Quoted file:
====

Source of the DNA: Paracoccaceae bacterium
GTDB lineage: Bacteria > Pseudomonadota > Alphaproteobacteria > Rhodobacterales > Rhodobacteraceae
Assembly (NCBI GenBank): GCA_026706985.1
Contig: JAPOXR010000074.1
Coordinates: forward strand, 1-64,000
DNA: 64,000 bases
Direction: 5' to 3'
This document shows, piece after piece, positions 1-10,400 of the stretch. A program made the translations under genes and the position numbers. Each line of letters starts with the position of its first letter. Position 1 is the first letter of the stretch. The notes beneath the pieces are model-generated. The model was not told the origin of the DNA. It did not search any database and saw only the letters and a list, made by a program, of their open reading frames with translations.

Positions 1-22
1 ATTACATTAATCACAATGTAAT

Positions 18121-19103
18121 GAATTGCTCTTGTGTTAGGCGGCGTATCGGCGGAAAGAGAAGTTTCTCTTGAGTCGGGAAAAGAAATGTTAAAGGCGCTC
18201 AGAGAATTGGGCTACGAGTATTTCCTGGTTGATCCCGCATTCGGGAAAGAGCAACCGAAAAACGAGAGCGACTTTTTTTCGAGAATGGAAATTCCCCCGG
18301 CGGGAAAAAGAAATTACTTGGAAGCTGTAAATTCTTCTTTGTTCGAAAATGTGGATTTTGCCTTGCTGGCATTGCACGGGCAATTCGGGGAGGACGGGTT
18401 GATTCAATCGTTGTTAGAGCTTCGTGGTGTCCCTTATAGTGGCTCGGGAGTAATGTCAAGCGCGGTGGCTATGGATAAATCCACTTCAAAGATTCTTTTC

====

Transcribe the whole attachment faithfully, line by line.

Source of the DNA: Paracoccaceae bacterium
GTDB lineage: Bacteria > Pseudomonadota > Alphaproteobacteria > Rhodobacterales > Rhodobacteraceae
Assembly (NCBI GenBank): GCA_026706985.1
Contig: JAPOXR010000074.1
Coordinates: forward strand, 1-64,000
DNA: 64,000 bases
Direction: 5' to 3'
This document shows, piece after piece, positions 1-10,400 of the stretch. A program made the translations under genes and the position numbers. Each line of letters starts with the position of its first letter. Position 1 is the first letter of the stretch. The notes beneath the pieces are model-generated. The model was not told the origin of the DNA. It did not search any database and saw only the letters and a list, made by a program, of their open reading frames with translations.

Positions 1-22
1 ATTACATTAATCACAATGTAAT

Positions 18121-19103
18121 GAATTGCTCTTGTGTTAGGCGGCGTATCGGCGGAAAGAGAAGTTTCTCTTGAGTCGGGAAAAGAAATGTTAAAGGCGCTC
18201 AGAGAATTGGGCTACGAGTATTTCCTGGTTGATCCCGCATTCGGGAAAGAGCAACCGAAAAACGAGAGCGACTTTTTTTCGAGAATGGAAATTCCCCCGG
18301 CGGGAAAAAGAAATTACTTGGAAGCTGTAAATTCTTCTTTGTTCGAAAATGTGGATTTTGCCTTGCTGGCATTGCACGGGCAATTCGGGGAGGACGGGTT
18401 GATTCAATCGTTGTTAGAGCTTCGTGGTGTCCCTTATAGTGGCTCGGGAGTAATGTCAAGCGCGGTGGCTATGGATAAATCCACTTCAAAGATTCTTTTC